Invidior UK Limited v. Dr. Reddy’s Laboratories S.A., et al.
Docket No. 2020-2073, -2142 (IPR2019-00329) (https://cafc.uscourts.gov/opinions-orders/20-2073.OPINION.11-24-2021_1870396.pdf)
DYK, O’MALLEY, HUGHES
November 24, 2021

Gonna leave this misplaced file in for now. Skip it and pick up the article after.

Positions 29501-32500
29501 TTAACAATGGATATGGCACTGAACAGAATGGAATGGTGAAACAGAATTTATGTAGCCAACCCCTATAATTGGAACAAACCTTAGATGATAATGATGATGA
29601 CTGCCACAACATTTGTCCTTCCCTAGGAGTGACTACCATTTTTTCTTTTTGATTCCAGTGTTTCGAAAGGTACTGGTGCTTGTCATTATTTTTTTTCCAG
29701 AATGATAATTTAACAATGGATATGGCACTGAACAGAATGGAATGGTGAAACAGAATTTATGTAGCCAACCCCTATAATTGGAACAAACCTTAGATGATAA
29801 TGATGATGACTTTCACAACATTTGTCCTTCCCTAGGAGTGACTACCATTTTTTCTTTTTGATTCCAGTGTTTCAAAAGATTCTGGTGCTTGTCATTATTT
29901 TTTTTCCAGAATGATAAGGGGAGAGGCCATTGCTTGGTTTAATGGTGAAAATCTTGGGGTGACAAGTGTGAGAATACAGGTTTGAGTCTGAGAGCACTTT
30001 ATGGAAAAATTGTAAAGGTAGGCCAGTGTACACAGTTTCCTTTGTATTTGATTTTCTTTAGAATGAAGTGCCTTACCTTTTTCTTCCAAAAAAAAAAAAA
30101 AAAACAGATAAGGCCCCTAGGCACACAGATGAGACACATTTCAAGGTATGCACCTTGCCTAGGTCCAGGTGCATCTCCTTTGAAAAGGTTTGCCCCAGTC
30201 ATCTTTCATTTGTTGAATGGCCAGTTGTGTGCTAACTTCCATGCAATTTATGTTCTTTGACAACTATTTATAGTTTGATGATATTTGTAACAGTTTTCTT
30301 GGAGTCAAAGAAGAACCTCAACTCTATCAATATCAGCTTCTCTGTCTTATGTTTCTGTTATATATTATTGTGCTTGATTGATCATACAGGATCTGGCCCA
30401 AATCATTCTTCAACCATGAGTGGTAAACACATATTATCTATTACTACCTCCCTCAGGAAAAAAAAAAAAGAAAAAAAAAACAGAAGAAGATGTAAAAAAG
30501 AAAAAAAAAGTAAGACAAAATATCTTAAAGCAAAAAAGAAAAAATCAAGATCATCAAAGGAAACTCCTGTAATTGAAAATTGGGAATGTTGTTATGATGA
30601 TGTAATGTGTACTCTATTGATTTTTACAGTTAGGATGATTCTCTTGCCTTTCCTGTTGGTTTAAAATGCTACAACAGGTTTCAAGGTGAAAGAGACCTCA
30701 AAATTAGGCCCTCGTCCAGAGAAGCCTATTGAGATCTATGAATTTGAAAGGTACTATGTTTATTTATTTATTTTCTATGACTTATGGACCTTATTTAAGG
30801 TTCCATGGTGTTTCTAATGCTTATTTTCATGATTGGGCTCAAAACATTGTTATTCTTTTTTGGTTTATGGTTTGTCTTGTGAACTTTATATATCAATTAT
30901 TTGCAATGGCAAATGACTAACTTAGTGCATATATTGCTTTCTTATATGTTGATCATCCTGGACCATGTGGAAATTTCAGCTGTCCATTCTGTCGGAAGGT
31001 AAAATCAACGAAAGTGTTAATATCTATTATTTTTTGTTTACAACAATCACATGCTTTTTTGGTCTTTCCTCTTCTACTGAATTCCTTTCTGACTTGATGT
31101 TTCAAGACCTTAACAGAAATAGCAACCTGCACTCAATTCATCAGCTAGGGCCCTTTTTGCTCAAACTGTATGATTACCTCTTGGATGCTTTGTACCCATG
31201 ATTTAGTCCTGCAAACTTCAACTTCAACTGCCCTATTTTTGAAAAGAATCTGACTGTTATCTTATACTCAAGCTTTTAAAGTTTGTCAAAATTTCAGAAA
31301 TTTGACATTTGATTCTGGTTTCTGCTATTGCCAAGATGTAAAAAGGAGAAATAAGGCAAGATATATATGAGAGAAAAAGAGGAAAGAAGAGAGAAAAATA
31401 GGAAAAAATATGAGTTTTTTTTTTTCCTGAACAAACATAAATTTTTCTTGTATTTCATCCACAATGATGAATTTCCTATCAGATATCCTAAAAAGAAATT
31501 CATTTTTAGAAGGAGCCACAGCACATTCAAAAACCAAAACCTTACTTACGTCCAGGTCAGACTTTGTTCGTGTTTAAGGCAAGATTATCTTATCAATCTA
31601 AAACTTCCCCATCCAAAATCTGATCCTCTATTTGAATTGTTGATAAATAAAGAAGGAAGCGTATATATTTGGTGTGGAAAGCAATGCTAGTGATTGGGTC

Brief Summary: IPR decision affirmed due to lack of written description of claimed range and affirmed as to claim to particular percentage shown in the examples. Summary: Dr. Reddy’s (DRL) appealed USPTO Board final written decision (FWD) that claim 8 of Invidior’s US 9,687,454 directed to mucoadhesive films including “about 48.2 wt %” of a “water soluble polymeric matrix” was not anticipated by the 2009 Myers reference. Invidior appealed the finding that ‘454 claims 1-5, 7 and 9-14 were found anticipated. ‘454 claim 1 requires “about 40 wt% to about 60 wt % of a water-soluble polymeric matrix”, and claims 5, 7, and 9-14 require the same amount or amounts falling within the 40-60% range. The anticipation question turned on whether Invidior’s claims “can get the benefit of [the] 2009 filing date for the claims at issue” from Invidior’s 2009 priority application (the ‘571 application), which DRL argued does not describe the claimed limitations. “[T]he Board found that Tables 1 and 5 in the ’571 application disclose formulations from which a polymer weight of 48.2% could be calculated by a person of ordinary skill in the art” and, therefore, no anticipation by Myers. The Board did find, however, “that the ’571 application does not ‘discuss or refer to bounded or closed ranges of polymer weight percentages.’” Invidior argued the ‘571 application discloses “at least 25%” and examples showing 48.2 and 58.6 wt % polymer while DRL argued “that a skilled artisan would not have discerned the claimed ranges because the ’571 application does not disclose any bounded range, only a lower endpoint and some exemplary formulations” and “that a skilled artisan would not have discerned any upper range endpoint.” The FC panel agreed “with the Board that there is no written description support in the ’571 application for the range of “about 40 wt % to about 60 wt %” as “the range was not expressly claimed”, “the values of ‘40 wt %’ and ‘60 wt %’ are not stated in the ’571 application” and “[m]ost importantly, neither is a range of 40 wt % to 60 wt %” (citing Ariad, FC 2010). The FC panel explained that while “it is not necessary that the limitations of a claim be set forth in haec verba” but that “the specification must indicate with some clarity what the claim recites” (“various other indications of the polymeric content of the film are present in the ’571 application, rendering it even less clear that an invention of ‘about 40 wt % to about 60 wt %’ was contemplated as an aspect of the invention.””). “In the case of a claimed range,” the FC panel wrote, “a skilled artisan must be able to reasonably discern a disclosure of that range” as “the law requires a statement of an invention, not an invitation to go on a hunting expedition to patch together after the fact a synthetic definition of an invention” (Brenner, US 1966 (“not a hunting license”)). The FC panel therefore affirmed the Board’s invalidity decision as to claims 1-5, 7, and 9-14 (Judge Linn dissented (“overly demanding standard…for ranges”, citing Werthein, CCPA 1976 and Nalpropion, FC 2019). The FC panel found the ‘571 application discloses the 48.2 wt % limitation, “a specific amount, which can be derived by selection and addition of the amounts of selected, but identified, components” and affirmed the Board decision that claim 8 was not shown to be anticipated by Myers.